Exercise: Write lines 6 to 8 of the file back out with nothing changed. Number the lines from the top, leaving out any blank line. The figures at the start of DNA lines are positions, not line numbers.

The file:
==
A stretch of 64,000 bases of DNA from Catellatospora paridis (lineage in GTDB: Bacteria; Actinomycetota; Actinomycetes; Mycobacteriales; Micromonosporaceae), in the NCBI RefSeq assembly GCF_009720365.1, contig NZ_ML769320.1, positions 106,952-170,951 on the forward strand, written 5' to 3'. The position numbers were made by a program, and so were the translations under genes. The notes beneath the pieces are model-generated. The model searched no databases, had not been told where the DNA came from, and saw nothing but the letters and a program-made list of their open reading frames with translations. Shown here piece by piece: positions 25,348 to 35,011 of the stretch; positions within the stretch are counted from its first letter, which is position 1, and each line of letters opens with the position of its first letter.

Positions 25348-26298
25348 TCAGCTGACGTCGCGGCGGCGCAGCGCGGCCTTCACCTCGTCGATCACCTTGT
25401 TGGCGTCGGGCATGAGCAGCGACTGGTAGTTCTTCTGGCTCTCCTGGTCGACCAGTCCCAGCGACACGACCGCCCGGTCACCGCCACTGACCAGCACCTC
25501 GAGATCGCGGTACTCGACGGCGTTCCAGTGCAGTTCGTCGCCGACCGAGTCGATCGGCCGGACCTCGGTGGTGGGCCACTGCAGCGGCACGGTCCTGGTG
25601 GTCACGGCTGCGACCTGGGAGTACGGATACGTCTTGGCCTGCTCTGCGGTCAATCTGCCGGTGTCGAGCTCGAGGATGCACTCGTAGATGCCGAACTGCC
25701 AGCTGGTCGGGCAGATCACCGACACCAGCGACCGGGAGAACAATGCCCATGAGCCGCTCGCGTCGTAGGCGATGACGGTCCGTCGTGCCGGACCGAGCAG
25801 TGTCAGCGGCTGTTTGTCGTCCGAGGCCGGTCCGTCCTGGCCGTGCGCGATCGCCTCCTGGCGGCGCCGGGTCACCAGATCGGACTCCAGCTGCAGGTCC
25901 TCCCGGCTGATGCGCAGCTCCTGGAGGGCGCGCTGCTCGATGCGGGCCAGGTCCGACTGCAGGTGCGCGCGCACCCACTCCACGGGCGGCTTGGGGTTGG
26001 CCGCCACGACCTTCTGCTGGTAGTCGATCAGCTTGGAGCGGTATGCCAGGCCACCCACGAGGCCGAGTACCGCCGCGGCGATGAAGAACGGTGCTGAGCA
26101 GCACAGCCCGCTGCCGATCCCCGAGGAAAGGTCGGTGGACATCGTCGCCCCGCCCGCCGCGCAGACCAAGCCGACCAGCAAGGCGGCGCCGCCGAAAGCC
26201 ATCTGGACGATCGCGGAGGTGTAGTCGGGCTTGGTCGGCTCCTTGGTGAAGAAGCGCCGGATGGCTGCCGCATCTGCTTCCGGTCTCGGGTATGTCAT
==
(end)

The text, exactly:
25601 GTCACGGCTGCGACCTGGGAGTACGGATACGTCTTGGCCTGCTCTGCGGTCAATCTGCCGGTGTCGAGCTCGAGGATGCACTCGTAGATGCCGAACTGCC
25701 AGCTGGTCGGGCAGATCACCGACACCAGCGACCGGGAGAACAATGCCCATGAGCCGCTCGCGTCGTAGGCGATGACGGTCCGTCGTGCCGGACCGAGCAG
25801 TGTCAGCGGCTGTTTGTCGTCCGAGGCCGGTCCGTCCTGGCCGTGCGCGATCGCCTCCTGGCGGCGCCGGGTCACCAGATCGGACTCCAGCTGCAGGTCC